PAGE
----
This morning’s Gospel reading is Mark 12:28b–34:
One of the scribes came to Jesus and asked him, “Which is the first of all the commandments?” Jesus replied, “The first is this: Hear, O Israel! The Lord our God is Lord alone! You shall love the Lord your God with all your heart, with all your soul, with all your mind, and with all your strength. The second is this: You shall love your neighbor as yourself. There is no other commandment greater than these.” The scribe said to him, “Well said, teacher. You are right in saying, ‘He is One and there is no other than he.’ And ‘to love him with all your heart, with all your understanding, with all your strength, and to love your neighbor as yourself’ is worth more than all burnt offerings and sacrifices.” And when Jesus saw that he answered with understanding, he said to him, “You are not far from the kingdom of God.” And no one dared to ask him any more questions.
As some readers may know, my father worked on the space program for three decades, working in training and then in quality engineering. (He’s currently enjoying his retirement more than any man I know.) For him, every job and every process has a procedure, and the only path to sure success is to follow that procedure in each and every detail. Even as a kid, he would disassemble machines carefully to learn how to put them back together, carefully and systematically laying out each part in order so that he could know exactly how to put them back together.
When I was a kid, I would take things apart, scatter the components, and then stare mournfully at them until finally deciding to hide the entire mess and find something else to do. This did not please Dad much, but goodness knows he tried. When my first car needed a carburetor rebuilt, he sat down with me patiently to walk me through it for about ten minutes, and then I sat patiently while he did it correctly, working directly out of a manual he bought. And it worked, too.
Oddly enough, in my later careers I would develop procedure manuals as a large part of my jobs — repeatedly, in fact, and not just in one industry. Some of Dad’s approach stuck with me, even if I don’t exactly have the sense or patience to always follow the instruction manual. When things get bad enough, though, I start looking around for it to rescue me from my own incompetence.
That is the story of humanity writ large, as today’s Gospel and readings remind us. And it’s not as if it’s a complicated issue. In the Garden of Eden, the Lord gives Adam and Eve a two-step instruction manual. First step: Trust me when I tell you not to eat fruit from that one tree. Second step: See Step One. Adam and Eve have other ideas, however, thinking that they know how to operate Creation 1.0 better than its designer. Instead, they disassemble their relationship with God, and then try to hide the mess to keep Him from finding it.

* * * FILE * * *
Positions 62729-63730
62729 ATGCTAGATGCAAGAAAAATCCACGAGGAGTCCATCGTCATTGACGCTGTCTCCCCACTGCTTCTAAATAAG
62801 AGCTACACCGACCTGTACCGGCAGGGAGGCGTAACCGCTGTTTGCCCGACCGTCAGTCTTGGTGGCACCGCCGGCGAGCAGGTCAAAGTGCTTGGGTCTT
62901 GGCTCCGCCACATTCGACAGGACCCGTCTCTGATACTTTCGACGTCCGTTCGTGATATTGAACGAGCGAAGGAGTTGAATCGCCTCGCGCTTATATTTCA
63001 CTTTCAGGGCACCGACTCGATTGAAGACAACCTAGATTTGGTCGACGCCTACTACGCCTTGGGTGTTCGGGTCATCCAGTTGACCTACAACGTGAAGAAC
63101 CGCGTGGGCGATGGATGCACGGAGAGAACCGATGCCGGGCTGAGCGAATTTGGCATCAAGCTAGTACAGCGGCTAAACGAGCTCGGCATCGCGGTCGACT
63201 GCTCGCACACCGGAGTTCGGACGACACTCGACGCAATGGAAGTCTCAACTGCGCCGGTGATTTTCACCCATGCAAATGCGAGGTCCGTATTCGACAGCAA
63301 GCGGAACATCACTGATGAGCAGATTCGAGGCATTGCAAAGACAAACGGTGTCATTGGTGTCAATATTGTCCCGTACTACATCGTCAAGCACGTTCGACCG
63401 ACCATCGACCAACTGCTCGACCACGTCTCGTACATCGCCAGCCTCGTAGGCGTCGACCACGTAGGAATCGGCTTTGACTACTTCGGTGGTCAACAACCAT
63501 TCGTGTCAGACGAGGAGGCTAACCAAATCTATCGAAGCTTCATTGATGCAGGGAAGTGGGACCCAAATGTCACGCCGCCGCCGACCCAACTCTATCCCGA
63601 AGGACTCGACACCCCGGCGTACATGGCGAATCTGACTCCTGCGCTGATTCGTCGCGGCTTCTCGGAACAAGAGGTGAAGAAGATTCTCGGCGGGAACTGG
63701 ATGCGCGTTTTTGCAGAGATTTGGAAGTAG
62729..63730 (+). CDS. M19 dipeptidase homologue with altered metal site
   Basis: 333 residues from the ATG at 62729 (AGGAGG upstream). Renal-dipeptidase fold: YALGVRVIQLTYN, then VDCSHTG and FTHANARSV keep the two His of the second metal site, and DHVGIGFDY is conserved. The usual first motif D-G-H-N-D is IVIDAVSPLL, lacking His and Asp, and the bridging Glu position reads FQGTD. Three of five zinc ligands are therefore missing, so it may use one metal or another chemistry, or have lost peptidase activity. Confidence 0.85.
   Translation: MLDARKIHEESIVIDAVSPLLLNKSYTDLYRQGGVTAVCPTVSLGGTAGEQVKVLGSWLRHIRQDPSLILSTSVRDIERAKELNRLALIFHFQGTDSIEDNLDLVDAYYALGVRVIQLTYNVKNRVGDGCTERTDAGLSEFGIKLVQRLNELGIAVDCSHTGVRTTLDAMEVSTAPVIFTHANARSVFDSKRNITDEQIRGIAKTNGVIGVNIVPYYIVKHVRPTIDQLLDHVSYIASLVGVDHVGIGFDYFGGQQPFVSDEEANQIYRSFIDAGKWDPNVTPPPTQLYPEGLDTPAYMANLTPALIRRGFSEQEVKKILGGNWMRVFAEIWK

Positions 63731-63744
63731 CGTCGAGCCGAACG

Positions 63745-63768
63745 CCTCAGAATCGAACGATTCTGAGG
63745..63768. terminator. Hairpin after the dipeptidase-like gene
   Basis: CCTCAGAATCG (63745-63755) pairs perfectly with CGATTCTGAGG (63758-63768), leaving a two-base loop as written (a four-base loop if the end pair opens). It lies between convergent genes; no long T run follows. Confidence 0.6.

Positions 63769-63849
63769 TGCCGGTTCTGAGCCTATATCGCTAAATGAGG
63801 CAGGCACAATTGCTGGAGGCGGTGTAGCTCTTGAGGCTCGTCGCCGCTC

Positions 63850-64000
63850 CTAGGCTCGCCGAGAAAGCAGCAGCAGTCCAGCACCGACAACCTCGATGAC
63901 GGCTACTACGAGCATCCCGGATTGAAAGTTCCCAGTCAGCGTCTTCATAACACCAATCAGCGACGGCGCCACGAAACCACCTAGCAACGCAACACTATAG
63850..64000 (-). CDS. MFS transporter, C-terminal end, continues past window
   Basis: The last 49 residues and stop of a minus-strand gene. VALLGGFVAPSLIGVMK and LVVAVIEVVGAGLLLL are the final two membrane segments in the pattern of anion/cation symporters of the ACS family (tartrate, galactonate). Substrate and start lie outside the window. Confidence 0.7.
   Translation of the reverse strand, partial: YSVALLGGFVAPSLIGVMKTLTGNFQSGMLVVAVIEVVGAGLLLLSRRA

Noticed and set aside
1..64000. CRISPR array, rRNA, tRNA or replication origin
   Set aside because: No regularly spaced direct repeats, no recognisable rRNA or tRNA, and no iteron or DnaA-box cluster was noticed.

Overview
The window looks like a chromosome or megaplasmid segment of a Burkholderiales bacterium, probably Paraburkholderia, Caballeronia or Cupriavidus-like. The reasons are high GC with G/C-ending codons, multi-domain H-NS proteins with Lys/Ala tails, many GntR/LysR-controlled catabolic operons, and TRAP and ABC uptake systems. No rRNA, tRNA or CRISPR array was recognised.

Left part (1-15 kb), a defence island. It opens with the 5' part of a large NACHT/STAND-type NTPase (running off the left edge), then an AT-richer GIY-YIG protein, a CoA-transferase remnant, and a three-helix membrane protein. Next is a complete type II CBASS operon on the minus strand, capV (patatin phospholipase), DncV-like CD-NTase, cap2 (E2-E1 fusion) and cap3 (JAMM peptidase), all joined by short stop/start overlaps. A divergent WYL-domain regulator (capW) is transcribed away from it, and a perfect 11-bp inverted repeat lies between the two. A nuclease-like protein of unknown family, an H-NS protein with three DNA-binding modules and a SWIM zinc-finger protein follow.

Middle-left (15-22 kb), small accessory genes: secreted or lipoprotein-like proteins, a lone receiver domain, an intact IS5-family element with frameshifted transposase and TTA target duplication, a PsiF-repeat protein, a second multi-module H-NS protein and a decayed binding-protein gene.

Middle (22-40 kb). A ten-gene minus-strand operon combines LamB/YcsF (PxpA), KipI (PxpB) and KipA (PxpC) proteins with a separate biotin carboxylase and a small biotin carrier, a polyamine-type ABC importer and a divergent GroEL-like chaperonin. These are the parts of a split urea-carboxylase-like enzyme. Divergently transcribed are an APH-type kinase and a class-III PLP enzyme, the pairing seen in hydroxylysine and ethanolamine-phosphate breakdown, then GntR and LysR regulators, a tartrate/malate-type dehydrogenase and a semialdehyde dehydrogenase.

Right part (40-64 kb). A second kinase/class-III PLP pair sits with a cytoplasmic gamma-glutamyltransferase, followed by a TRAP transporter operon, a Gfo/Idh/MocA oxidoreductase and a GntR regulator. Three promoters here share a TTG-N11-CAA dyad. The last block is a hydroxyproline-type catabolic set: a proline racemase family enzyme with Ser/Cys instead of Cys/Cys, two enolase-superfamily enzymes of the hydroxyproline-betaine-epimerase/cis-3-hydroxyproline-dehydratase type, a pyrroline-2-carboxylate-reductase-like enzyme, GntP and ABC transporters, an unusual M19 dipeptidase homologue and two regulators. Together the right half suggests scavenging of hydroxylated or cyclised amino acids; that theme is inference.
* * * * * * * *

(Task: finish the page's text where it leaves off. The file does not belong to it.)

Oh, my dad could tell you stories about that …
When the Lord then comes to the rescue of the Israelites, He provides them with a second set of instructions, this time still only ten steps. Even before they receive the tablets, the Israelites are trying to do things on their own again rather than trusting in the Lord, building a golden calf to worship instead. Moses smashes the tablets in despair but God provides a second set, and then to make it very clear how to live in compliance, provides 613 statutes as well. In our first reading, though, Moses makes clear that the Law boils down to precisely what He told Adam and Eve in the garden: to “love the Lord, your God, with all your heart, and with all your soul, and with all your strength,” rather than to envy Him and seek to usurp His role as our Father.
By the time of Jesus’ mission of salvation, that message hadn’t gotten lost — but it had been overwhelmed by our usual insistence on relying on our own nature rather than having faith in the Lord. The temple leadership had forgotten that the Law was a path to the Lord and not the primary end in itself; the people were lost in despair over their oppression. Jesus came to remind everyone that the answer was, in essence, to follow the instruction manual — not just to find the Lord but to help others to find Him as well. To love your neighbor as yourself is to understand not just our own place, not just to understand their place, but to understand God’s place as the Creator and His desire to have us all choose to live as one with Him.
Follow this simple instruction and all else becomes second nature, and we will live in His bountiful love. In that sense, we don’t need to disassemble the world around us to try to control its workings or rebuild it to suit ourselves. We need only to love and trust the Lord and treat our neighbors as His children, too. After all this time, the instruction manual hasn’t changed. It’s there to rescue us from our own inevitable incompetence. All we need to do is follow it.
And someone please get Dad some smelling salts if he reads that last sentence from me. The instructions are on the label … I think.
The front-page image is “Moses Showing the Tablets of the Law to the Israelites, with Portraits of Members of the Panhuys Family, their Relatives and Friends” by Maerten de Vos, c. 1575. On display at the Museum Catharijneconvent, via Wikimedia Commons.
“Sunday Reflection” is a regular feature, looking at the specific readings used in today’s Mass in Catholic parishes around the world. The reflection represents only my own point of view, intended to help prepare myself for the Lord’s day and perhaps spark a meaningful discussion. Previous Sunday Reflections from the main page can be found here. For previous Green Room entries, click here.